Torn-down buildings, damaged cars and muddy rubble are just some of the unsightly views volunteers a part of the College’s Alternative Break Club had the displeasure of watching via a live Facebook video.
Their New Orleans home away from home was destroyed by a tornado.
Emily Kratz, a volunteer during ABC’s Winter 2015 trip and a junior history and secondary education dual major, was among those who saw the video.
“It is really unfortunate because after all the hard work Project Homecoming has put into rebuilding homes year after year, they had to see that happen to their own home,” she said. “It is really terrible.”
ABC, a student organization committed to raising awareness and helping families in need, has traveled to New Orleans each year since 2008, working to help rebuild the damage created by Hurricane Katrina.
However, a tornado on Feb. 7 destroyed Volunteer Village, the club’s residence during service trips. The village — an old church repurposed after Hurricane Katrina — is the volunteer housing facility owned by the New Orleans rebuilding non-profit Project Homecoming.
The tornado, classified as a EF-3, which causes moderate to severe damage, was the first to ever to hit New Orleans, according to the National Weather Service. Seven tornadoes hit New Orleans that day, but the biggest was the one that damaged Volunteer Village.
“The entire upstairs was completely taken apart,” said Dani DeQuintal, ABC’s historian and a sophomore elementary education and iSTEM double major.
Prior to the devastating tornado, the facility had bunk beds in the dorm rooms, a full kitchen, community spaces, Wi-Fi and cable.
ABC’s most recent trip to New Orleans was not too long ago.
“Everyone was shocked. It came out of the blue,” DeQuintal said. “We were there just a few weeks ago.”
The club typically travels to New Orleans over the summer, winter and spring breaks. However, the upcoming spring trip will be different as they are staying at a new volunteer facility.
“Our main focus will still be to rebuild New Orleans because that is the club’s purpose,” DeQuintal said.“But the location change will be different for the club, especially for the returning members. The majority of our trips have been at Project Homecoming.”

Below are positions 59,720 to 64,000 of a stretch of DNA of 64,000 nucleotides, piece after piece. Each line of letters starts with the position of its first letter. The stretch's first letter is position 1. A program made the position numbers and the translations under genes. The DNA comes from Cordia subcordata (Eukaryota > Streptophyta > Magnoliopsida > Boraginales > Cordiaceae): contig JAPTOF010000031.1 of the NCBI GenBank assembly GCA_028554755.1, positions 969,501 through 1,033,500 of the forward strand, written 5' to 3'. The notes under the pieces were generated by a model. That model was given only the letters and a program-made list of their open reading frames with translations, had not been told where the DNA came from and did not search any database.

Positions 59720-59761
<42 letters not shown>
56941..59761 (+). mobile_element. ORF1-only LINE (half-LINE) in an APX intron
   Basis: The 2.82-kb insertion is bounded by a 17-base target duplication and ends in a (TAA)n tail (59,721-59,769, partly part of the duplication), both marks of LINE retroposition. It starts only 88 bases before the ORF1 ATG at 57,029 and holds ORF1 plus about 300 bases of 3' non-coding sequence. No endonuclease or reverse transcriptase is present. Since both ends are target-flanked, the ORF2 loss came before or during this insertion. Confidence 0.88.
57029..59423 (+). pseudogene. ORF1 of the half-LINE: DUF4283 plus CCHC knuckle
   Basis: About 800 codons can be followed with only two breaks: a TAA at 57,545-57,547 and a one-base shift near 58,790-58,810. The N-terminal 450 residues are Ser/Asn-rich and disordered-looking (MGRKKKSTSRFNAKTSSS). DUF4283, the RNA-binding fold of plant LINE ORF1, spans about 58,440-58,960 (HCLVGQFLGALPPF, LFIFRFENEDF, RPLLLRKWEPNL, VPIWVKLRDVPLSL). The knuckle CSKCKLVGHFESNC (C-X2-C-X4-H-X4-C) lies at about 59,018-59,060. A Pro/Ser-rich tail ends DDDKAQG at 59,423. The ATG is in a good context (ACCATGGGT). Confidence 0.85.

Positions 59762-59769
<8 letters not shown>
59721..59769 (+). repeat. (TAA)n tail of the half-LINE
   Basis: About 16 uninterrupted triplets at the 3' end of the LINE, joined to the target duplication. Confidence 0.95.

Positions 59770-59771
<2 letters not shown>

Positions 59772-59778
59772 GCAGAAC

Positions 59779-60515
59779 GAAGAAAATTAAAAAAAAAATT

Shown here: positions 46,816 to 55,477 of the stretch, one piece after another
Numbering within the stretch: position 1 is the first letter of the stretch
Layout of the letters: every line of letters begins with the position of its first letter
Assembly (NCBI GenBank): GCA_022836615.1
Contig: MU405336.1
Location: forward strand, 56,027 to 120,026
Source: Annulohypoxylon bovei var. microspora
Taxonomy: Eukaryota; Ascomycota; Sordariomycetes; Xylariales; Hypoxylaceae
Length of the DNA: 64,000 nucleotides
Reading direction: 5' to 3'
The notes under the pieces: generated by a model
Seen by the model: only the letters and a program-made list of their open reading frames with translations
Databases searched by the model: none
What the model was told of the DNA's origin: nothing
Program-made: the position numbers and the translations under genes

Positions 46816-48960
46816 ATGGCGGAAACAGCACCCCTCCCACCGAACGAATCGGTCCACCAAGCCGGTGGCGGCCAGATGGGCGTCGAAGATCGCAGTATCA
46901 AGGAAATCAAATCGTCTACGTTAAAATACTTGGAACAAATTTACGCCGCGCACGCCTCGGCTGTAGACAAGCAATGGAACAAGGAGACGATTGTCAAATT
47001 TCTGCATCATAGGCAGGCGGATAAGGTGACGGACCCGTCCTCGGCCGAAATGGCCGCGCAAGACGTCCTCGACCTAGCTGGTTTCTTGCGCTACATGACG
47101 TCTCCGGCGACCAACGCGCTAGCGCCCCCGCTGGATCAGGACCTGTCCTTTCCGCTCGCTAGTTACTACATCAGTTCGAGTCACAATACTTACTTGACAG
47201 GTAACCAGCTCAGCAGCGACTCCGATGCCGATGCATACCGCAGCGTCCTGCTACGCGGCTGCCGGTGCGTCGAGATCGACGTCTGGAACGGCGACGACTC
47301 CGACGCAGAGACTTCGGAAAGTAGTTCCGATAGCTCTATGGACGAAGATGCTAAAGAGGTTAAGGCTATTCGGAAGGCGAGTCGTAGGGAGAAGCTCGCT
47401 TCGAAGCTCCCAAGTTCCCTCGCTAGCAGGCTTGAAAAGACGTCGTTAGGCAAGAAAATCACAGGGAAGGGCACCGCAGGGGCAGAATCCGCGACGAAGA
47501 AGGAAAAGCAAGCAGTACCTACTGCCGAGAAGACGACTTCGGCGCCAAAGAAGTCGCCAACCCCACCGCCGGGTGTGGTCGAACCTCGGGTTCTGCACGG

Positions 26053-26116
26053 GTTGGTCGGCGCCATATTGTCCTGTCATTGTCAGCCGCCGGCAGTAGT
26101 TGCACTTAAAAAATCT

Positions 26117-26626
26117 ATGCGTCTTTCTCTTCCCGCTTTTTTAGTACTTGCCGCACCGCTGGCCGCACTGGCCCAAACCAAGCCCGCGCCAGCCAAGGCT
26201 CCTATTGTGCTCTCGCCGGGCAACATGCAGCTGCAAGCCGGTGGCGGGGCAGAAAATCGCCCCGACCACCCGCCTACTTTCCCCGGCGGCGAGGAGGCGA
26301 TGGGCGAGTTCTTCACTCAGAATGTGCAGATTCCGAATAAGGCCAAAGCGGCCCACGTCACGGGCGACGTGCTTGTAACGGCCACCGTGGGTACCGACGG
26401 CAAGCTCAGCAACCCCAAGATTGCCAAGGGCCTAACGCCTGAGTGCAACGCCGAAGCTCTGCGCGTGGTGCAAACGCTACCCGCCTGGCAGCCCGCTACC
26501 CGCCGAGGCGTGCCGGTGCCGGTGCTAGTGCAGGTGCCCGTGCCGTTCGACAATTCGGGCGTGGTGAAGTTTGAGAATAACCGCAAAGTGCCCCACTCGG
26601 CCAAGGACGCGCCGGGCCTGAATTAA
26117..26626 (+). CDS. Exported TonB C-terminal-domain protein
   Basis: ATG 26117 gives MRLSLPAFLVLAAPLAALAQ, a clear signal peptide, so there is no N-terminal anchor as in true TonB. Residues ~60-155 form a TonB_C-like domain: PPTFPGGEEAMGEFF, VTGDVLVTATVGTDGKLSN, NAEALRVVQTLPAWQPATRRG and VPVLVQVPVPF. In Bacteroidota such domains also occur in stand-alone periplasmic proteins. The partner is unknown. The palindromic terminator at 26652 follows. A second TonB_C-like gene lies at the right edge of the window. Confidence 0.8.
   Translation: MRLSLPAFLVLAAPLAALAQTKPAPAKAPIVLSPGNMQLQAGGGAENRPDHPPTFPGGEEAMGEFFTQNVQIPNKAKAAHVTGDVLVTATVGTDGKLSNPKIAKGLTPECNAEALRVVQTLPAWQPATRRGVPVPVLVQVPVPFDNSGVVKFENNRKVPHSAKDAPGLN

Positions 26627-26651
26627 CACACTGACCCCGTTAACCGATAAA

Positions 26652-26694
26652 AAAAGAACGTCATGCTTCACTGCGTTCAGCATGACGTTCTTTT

Lauren Bsales, ABC’s vice president of fundraising and a sophomore deaf education and iSTEM double major, was upset about the damage to Volunteer Village because of the club’s history with Project Homecoming.
“It’s really hard-hitting because we have personal connections with the people that work at Project Homecoming,” Bsales said. “It’s hard to imagine staying somewhere else.”
Members of the club plan to help rebuild Volunteer Village during spring break.
ABC is also supporting Project Homecoming by asking students to donate to a fundraising page, which currently has 149 supporters and has raised more than $8,620 of its $15,000 goal.
In addition to donations, ABC is actively looking for volunteers for the spring trip.
“(Project Homecoming) really needs volunteer work, not just money,” DeQuintal said.
“We want to help rebuild (Volunteer Village) because we know the good work that those people do,” Bsales said. “If volunteers don’t have a safe place to stay, no one can do service work.”
The rebuilding will not only benefit Project Homecoming and ABC, but the city of New Orleans, as well.
“A lot less government money is going to New Orleans now,” Bsales said. “Everyone thinks New Orleans is 100 percent fixed because the tourist areas are fine.”
That is not the case, though. New Orleans, specifically the residential areas, still needs much more repair.
Despite the destruction of Volunteer Village, ABC will continue to dedicate time and effort to help restore a city in need.